Investors pull near record sums from corporate bond ETFs
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Investors pulled near-record sums from corporate bond exchange traded funds in February as robust US economic and inflation data fuelled expectations for further rate hikes.
Investment-grade and high-yield corporate bond ETFs suffered a combined net outflow of $8.3bn in February, according to data from BlackRock, the second-largest exodus on record, exceeded only by an isolated spike in June last year, when $9.7bn was pulled from the sector.
February’s selling was not far off the combined $10.2bn pulled from corporate bond ETFs in February and March 2020, when markets were pummelled by the onset of the Covid crisis.
Investors instead sought refuge in government bond ETFs — largely US Treasury funds — which sucked in a net $10.9bn.
“We came into February with risk on and with credit and high yield in particular in high demand,” said Todd Rosenbluth, head of research at VettaFi, a New York-based consultancy, after corporate bond ETFs took in $15bn in January.
“In the US, investors came in with optimism that the Federal Reserve would stop raising interest rates,” Rosenbluth said. But he added that the strength of US economic data means “there is an expectation that rate rises are going to continue in the coming months, and therefore there has been a flight to quality, in particular short-duration Treasury products”.
Markets are now pricing in a peak for US interest rates of about 5.5 per cent, 50 basis points higher than at the start of February, while two-year Treasury yields rose 61bp to 4.82 per cent in February, and have since surged above 5 per cent for the first time since 2007.
Against the backdrop, Karim Chedid, head of investment strategy for BlackRock’s iShares arm in the Emea region, said “credit flow momentum unwound in February”, as spreads widened, with “the higher the duration sensitivity, the more the hit”.
VettaFi’s data showed the bulk of the selling pressure was absorbed by the iShares iBoxx $ High Yield Corporate Bond ETF (HYG), which bled $5.1bn, its sister investment grade fund (LQD), which lost $4.6bn, and the SPDR Bloomberg High Yield Bond ETF (JNK), with $2.2bn of net selling.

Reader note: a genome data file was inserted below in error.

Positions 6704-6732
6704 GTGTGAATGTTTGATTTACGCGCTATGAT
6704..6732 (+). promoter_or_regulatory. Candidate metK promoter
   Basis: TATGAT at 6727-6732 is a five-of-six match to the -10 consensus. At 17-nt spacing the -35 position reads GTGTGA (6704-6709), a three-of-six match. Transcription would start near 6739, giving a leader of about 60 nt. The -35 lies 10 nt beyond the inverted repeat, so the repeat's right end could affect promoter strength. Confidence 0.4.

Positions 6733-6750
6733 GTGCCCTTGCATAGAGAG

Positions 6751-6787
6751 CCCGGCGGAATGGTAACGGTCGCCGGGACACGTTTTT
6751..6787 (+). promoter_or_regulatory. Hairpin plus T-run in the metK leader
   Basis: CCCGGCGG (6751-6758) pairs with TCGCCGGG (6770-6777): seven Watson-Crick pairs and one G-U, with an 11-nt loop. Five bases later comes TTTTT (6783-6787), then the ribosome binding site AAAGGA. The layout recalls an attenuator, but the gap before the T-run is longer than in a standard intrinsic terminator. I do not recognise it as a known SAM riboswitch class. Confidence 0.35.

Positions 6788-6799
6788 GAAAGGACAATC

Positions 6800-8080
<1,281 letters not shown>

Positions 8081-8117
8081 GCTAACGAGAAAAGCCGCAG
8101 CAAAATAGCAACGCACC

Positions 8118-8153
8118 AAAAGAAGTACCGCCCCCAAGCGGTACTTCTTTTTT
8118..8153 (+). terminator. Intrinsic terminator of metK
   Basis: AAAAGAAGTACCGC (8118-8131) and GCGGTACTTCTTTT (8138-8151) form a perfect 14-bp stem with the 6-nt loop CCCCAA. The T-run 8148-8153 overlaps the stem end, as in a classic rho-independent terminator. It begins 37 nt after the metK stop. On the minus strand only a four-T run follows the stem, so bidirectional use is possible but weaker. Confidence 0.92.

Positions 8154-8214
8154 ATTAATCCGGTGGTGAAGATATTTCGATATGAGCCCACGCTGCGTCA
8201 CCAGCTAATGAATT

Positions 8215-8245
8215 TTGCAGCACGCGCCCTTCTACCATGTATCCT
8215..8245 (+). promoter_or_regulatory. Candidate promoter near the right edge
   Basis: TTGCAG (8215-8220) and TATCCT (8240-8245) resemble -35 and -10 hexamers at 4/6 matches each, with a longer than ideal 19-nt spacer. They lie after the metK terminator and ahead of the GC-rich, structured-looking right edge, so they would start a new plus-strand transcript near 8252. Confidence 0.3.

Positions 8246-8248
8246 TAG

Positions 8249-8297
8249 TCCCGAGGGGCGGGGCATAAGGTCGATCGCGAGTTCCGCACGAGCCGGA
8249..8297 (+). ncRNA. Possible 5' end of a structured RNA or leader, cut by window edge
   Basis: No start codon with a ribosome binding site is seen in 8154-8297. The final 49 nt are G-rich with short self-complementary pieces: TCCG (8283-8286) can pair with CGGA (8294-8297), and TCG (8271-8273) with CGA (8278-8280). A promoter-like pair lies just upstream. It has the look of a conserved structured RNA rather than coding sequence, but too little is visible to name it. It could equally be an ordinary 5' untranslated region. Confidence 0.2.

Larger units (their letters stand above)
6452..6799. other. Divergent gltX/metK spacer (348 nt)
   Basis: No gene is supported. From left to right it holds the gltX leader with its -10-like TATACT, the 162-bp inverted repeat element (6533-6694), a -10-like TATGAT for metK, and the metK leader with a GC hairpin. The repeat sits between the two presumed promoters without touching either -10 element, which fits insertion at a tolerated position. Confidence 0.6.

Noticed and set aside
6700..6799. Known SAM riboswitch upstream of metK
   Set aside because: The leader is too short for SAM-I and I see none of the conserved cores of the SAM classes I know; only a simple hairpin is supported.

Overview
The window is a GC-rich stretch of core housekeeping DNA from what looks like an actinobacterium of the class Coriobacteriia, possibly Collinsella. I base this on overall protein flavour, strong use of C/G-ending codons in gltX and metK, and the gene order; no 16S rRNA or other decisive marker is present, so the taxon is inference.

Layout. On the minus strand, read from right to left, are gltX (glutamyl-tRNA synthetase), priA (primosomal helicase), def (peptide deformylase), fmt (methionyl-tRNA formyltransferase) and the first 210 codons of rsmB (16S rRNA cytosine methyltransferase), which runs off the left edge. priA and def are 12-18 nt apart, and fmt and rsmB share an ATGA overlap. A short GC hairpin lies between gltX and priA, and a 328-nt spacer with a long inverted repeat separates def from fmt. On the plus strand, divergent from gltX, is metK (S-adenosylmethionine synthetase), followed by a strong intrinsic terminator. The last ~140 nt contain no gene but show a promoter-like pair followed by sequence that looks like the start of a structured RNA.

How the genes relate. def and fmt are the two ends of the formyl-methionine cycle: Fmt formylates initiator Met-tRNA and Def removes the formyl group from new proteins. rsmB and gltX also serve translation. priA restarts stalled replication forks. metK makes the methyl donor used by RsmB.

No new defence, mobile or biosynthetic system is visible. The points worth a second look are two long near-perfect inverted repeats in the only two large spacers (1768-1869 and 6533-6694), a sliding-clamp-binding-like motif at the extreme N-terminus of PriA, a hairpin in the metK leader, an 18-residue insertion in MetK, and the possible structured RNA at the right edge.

Investors instead piled into shorter duration ETFs, according to VettaFi’s numbers, with the iShares Short Treasury Bond ETF (SHV) attracting $4.5bn in February, and the iShares 0-3 Month Treasury Bond ETF (SGOV) pulling in $1.6bn.
The pattern was “reminiscent of March of 2020 when the global economy went sharply down because of Covid”, Rosenbluth said. “The iShares fixed income suite of products are widely used by institutional investors and short-term traders. They can quickly pivot towards or away from ETFs.”
Chedid believed the trend might have longer to run, with BlackRock’s in-house view being “overweight short duration but more cautious about longer”.
Nevertheless, Chedid said there were bright spots even outside of short duration, with investment grade ETFs listed in the Emea region attracting $1bn and high yield $200mn, although emerging market debt ETFs lost $1.5bn.
Overall, net flows to the global ETF industry slowed for the fourth straight month in February to $22.5bn, from $62.6bn in January.
Equity inflows slumped from $33.3bn to $8.5bn, with ETFs investing in the US stock market being hit by outright selling. Outflows of $5.5bn in February, coming on top of $1.7bn in January, meant US equity ETFs saw two consecutive months of selling for the first time since March 2018, BlackRock said.
For the second straight month US investors were more enamoured by European equity markets, with US-listed funds accounting for the bulk of the $13.6bn of ETF money that has flowed into European equities so far this year.
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“We are certainly seeing more interest in international and in particular European equities,” said Rosenbluth of US investors, as evidenced by $2.1bn being pumped into the JPMorgan BetaBuilders Europe ETF (BBEU).
“The concerns about energy prices have moderated and the [previously rising] dollar is playing less of a role. Valuations are more attractive [in Europe], the macro environment is improving and I think investors are willing to look outside of the US,” he added.
Chedid was unconvinced this was the start of a longer-term trend, however.
“US investors have been a significant buyer of European equities in January and February,” he said. “European equities have been outperforming, so from a performance perspective it makes sense. [But] if we base our analysis on history, the money that is coming in is not very sticky.”
Within equities, cheaper “value” ETFs were in demand, with the $1.1bn of inflows representing the fifth successive positive month.
“Value tends to do well in the early stages of the economic cycle, if investors take the view that early cycle indicators are coming up,” but “also when inflation is higher”, Chedid said.
This time around “it’s more to do with it being an inflation hedge,” he added.